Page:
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April 26, 2020


Talk about CQ CQ CQ!

That would be "CQ DX", to me, Stu. [Non-hams who care: CQ = calling anyone; DX = distant signal.]

Hmmm, I've always thought of CQ as a homonym for "Seek You".

Usually it would be a guy called Chuck from french-speaking Canada,
aka "Charlie, Quebec" ;-)

I just came in from working in the (hot as hell) back woods; so, don't really have the energy to groan, Stu. (I was doing well to stagger inside.)

Good one. I don't really think that "seek you" is very helpful to non-hams, so gave the meaning in plain English. I don't think anyone knows the etymology of CQ; but, your theory is the one that I've most heard, over my 64.5 years of hamming.

Per WA0GGZ, for which no listing came up in QRZ, but commented in 2005: "Suggest another answer to the CQ question. This comes from the Wireless Course, 12 edition. Published in 1923. It says that CQ is listed as a 'Q' signal, like QRZ or QST. The definition given is: Signal of inquiry made by a station desiring to communicate. This entire course was intended for ship board radio operators."

Of course, with that call sign, I would expect that person to have been a relatively new ham, not long steeped in the lore.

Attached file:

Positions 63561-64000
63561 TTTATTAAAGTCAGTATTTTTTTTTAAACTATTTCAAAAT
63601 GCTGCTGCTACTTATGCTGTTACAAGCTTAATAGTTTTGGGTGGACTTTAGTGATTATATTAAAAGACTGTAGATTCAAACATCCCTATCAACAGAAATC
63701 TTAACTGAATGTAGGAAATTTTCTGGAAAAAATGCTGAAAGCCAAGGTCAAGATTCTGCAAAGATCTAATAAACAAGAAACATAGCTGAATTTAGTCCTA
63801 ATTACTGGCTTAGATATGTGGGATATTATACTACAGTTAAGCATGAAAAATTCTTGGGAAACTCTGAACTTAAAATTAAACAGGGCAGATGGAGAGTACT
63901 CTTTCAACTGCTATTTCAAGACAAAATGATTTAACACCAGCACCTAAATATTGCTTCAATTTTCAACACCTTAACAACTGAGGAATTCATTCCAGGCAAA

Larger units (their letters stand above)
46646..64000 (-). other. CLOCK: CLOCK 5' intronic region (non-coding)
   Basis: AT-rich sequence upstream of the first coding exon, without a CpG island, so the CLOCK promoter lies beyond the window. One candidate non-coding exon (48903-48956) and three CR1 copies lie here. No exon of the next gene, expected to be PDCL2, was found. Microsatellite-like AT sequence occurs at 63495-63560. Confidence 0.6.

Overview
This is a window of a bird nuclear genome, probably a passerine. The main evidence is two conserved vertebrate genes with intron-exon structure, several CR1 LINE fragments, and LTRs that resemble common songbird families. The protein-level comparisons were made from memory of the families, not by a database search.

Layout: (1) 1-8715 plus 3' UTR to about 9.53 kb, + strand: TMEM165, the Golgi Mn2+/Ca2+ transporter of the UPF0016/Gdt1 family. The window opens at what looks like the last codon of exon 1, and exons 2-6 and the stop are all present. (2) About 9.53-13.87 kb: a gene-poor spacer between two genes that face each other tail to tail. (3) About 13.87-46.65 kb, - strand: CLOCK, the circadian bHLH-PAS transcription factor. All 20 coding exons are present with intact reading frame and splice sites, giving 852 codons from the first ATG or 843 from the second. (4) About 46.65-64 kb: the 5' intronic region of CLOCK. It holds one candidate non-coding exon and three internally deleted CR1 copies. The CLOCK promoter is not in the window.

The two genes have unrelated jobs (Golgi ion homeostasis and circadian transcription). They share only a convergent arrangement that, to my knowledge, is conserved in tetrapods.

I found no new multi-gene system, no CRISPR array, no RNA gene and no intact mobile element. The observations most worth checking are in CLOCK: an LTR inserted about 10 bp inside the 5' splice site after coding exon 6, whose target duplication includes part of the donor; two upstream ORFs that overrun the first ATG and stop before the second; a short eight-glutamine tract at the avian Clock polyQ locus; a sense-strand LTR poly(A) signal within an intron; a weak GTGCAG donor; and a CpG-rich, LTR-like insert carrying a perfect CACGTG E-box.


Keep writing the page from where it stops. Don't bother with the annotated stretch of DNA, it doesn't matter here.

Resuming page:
If you prefer Canadian, VE6TL, who has been a ham since 1973 commented: "The following is from www.WorldHistory.com:

"The CQ call was originally used by landline telegraphy operators in the UK. French was, and still is, the official language for international postal services, and the word sécurité was used to mean 'safety' or 'pay attention'. It is still used in this sense in international telecommunications. The letters CQ, when pronounced in French, resemble the first two syllables of sécurité, and were therefore used as shorthand for the word. In English-speaking countries, the origin of the abbreviation was popularly changed to the phrase "seek you", or later, when used in the CQD distress call, to the command "come quick". CQ was adopted by the Marconi company in 1904 for use in wireless (spark) telegraphy, and was adopted internationally at the 1912 London Radiotelegraph Convention, and is still used."

One of the many discussions available is at eHam.net.

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